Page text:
If you can judge the quality of a book by how much the reader talks about it, this book is a great success.
When I received it, I quickly told friends about some of the amazing reviews and essays it contained. But I'm getting ahead of myself.
Let me just jump straight into the interview with Phillip Lopate, editor of American Movie Critics: An Anthology From The Silents Until Now
He previously edited The Art of the Personal Essay and other books, and has written several books, as well as a collection of film criticism: Totally Tenderly Tragically.
As a lover of film and good film criticism, I can attest this book is a gem.
Scott Butki: What did you intend to accomplish with this book project? Did you accomplish it?
Phillip Lopate: I wanted to offer up a possible "canon" of American film criticism, or at least start the discussion going, and at the same time to position film criticism as a type of American belles-lettres, a repository of some of the best critical prose we have. I do think I accomplished both aims, to my satisfaction, at least.
SB: How did you decide what to include and what to exclude?
PL: It was very hard to decide what to include and what to exclude. My main emphasis was on the past, and I am particularly proud of the historical sections. I knew the critics I wanted to include, but often they had written so much good stuff (or so much OK but undistinguished stuff) that it was hard to choose. I settled for those pieces that knocked me over, or bit me in the ass. Or were characteristic of some tendency or other. It was impossible to include everything worthwhile that someone like Vachel Lindsay or Manny Farber wrote, so I put in a few pieces that would represent their thinking and achievement.
SB: Which is your favorite selection? Why?
PL: I don't have a single "favorite" selection, but I suppose the selection I did of Otis Ferguson pleased me the most, because he is fantastic and largely forgotten. I also got a kick out of Cecilia Ager, who wrote humorously from the women's fashion angle, and has also been largely forgotten.
SB: For me the most interesting one is the one about Gone With the Wind. That's the one I most wanted to exchange opinions about with fellow movie buffs. I searched in vain for a copy of it online. It's one thing to talk about movies like Crash but quite another to read a black film critic's indictment of this racist movie. What are your thoughts on that piece: "Gone With the Wind Is More Dangerous Than Birth of a Nation?"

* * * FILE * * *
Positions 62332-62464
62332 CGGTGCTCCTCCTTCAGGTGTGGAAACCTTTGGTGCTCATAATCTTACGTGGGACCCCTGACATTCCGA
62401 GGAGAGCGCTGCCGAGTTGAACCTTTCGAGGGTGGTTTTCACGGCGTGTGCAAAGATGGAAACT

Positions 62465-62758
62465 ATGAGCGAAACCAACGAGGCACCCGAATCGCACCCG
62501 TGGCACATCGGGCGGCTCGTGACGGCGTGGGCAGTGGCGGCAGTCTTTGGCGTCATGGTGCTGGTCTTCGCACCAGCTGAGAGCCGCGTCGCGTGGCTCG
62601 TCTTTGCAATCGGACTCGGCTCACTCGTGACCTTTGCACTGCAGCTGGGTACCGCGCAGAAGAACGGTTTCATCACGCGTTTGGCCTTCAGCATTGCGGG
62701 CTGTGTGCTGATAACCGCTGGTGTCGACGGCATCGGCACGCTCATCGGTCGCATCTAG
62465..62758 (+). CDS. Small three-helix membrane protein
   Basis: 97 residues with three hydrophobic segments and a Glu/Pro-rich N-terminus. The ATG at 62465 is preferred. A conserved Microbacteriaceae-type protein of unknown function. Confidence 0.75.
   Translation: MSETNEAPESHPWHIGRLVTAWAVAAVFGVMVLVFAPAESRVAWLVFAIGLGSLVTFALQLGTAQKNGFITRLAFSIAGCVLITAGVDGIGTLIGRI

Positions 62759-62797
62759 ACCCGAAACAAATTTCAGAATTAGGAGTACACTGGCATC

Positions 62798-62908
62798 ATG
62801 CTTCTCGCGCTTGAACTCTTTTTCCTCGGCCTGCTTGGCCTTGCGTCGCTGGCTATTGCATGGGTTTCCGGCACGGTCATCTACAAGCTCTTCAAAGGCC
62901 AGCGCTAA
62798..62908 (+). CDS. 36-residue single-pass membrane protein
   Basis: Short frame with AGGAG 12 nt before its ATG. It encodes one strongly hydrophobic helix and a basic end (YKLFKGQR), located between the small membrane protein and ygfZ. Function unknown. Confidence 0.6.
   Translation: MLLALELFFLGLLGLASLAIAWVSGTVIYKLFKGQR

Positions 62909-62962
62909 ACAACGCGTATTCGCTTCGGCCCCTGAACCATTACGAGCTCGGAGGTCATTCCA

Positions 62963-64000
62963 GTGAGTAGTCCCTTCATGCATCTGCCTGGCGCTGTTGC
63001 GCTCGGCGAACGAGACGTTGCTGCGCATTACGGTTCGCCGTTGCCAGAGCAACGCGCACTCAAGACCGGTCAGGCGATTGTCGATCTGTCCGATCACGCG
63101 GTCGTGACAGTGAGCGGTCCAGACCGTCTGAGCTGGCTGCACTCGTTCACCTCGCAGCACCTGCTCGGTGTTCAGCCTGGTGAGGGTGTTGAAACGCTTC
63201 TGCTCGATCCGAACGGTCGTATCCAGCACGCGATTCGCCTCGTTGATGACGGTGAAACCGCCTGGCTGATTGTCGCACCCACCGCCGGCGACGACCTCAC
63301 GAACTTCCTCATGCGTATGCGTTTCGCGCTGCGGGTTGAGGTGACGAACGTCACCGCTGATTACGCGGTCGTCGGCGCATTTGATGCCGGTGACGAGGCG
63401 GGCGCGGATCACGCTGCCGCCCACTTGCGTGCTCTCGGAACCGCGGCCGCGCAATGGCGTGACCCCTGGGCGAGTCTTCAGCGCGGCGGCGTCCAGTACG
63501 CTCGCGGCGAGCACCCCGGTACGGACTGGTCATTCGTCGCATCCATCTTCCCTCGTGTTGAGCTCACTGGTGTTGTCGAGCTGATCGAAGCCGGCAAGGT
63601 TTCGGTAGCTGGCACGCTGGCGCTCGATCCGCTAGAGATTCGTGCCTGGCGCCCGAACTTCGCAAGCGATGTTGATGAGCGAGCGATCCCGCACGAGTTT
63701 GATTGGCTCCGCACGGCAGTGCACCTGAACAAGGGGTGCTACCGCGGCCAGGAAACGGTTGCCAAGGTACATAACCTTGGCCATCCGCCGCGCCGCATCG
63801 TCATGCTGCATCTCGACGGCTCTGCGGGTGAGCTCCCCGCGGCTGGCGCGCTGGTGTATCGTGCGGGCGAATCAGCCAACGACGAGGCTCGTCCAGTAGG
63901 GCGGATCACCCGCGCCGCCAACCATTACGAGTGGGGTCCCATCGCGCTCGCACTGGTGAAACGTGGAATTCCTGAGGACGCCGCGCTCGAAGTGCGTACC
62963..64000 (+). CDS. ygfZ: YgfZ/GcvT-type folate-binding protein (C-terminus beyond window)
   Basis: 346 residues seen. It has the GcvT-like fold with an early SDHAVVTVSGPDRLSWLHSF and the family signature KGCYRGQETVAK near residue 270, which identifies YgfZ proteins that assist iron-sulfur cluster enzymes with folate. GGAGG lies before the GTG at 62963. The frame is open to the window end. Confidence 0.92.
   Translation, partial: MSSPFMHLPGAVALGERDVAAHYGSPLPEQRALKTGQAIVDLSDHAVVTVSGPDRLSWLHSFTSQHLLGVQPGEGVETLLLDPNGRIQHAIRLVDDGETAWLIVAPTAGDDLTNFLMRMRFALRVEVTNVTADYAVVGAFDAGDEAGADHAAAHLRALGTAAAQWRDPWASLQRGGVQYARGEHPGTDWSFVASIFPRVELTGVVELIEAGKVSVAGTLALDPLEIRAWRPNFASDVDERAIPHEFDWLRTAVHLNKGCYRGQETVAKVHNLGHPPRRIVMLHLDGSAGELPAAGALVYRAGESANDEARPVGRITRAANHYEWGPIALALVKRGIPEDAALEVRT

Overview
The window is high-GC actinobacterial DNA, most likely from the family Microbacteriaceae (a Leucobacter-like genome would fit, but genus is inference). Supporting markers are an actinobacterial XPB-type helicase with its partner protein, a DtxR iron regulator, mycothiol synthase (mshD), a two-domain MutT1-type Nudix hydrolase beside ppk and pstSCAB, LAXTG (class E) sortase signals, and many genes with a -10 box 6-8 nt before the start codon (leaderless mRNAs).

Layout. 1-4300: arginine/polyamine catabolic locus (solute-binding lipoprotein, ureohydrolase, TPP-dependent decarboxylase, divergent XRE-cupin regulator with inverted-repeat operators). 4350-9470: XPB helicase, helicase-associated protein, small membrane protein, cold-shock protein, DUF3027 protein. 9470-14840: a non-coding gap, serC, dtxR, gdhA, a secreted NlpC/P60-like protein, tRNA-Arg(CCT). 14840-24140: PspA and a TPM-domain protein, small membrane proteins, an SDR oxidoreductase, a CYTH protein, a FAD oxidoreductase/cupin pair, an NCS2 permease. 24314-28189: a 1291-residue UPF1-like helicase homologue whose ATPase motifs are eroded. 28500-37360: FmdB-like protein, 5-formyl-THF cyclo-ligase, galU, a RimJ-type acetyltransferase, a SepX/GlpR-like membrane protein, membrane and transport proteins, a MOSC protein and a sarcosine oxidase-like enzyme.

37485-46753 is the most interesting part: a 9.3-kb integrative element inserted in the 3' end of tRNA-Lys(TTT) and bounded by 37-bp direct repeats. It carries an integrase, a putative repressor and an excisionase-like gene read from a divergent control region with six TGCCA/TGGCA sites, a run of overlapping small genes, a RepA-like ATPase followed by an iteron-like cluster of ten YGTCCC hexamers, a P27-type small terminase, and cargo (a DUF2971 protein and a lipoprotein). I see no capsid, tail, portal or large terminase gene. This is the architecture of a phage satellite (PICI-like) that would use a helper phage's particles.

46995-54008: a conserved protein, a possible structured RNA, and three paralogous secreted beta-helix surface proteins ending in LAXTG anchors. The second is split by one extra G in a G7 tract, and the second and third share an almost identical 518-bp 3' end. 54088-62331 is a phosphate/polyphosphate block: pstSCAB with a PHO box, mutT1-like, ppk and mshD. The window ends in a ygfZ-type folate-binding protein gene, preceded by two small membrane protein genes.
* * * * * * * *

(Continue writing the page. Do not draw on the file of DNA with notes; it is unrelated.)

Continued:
PL: I love Melvin B. Tolson's Gone With the Wind piece. It is tough and true, and shows there is more to movies than pure sensation. I did a lot of reading of black critics in the past, and Tolson really stood out. I like the way he takes African-American audiences to task, doesn't just blame the success of the movie on whites.
SB: What do you think it is about film that makes it such a transfixing, absorbing medium, as your compilation demonstrates?
PL: Movies engulf us, partly because they are a synthesis of all the arts, partly because they speak to our dream minds and our fantasy lives in very direct ways. People get much angrier at film critics than they do at, say, art or architecture or music or dance critics, because loving or hating a movie is a very personal response, and when the critic disagrees, watch out!
SB: Your book covers many years of films. How do you think films of this decade will stack up?
PL: I think brilliant art movies continue to be made, as do very entertaining commercial movies. There are still old-timers making wonderful films, such as Werner Herzog's Grizzly Man or Eric Rohmer's Triple Agent, and there are funny comedies like In Her Shoes and good action movies like the two Spidermans and intelligent docudramas like The Queen. I think this era will be seen as particularly rich in documentaries and personal essay films.
SB: Some say that current television programs like Lost and The Wire are of higher quality than the movies. Where do you stand on that debate?
PL: Certainly, the best TV shows often seem better-written than today's movies, and they give us richer, more complex characters, because they have a chance to develop those characters over years — for instance Law and Order or The Sopranos. Visually, they still don't hold a candle to the best feature films, but they may excel in terms of their screenplays and ensemble acting.
SB: What's your favorite film and why?
PL: I don't know if I have a favorite film, but Max Ophuls' The Earrings of Mme de… always gives me the shivers when I see it. By the time it gets to the waltz scene between de Sica and Daniele Darrieux, it becomes both transporting and fatalistic, charmed and very tragic. I also love Ozu's Late Spring and Mizoguchi's Ugetsu. They're sublime.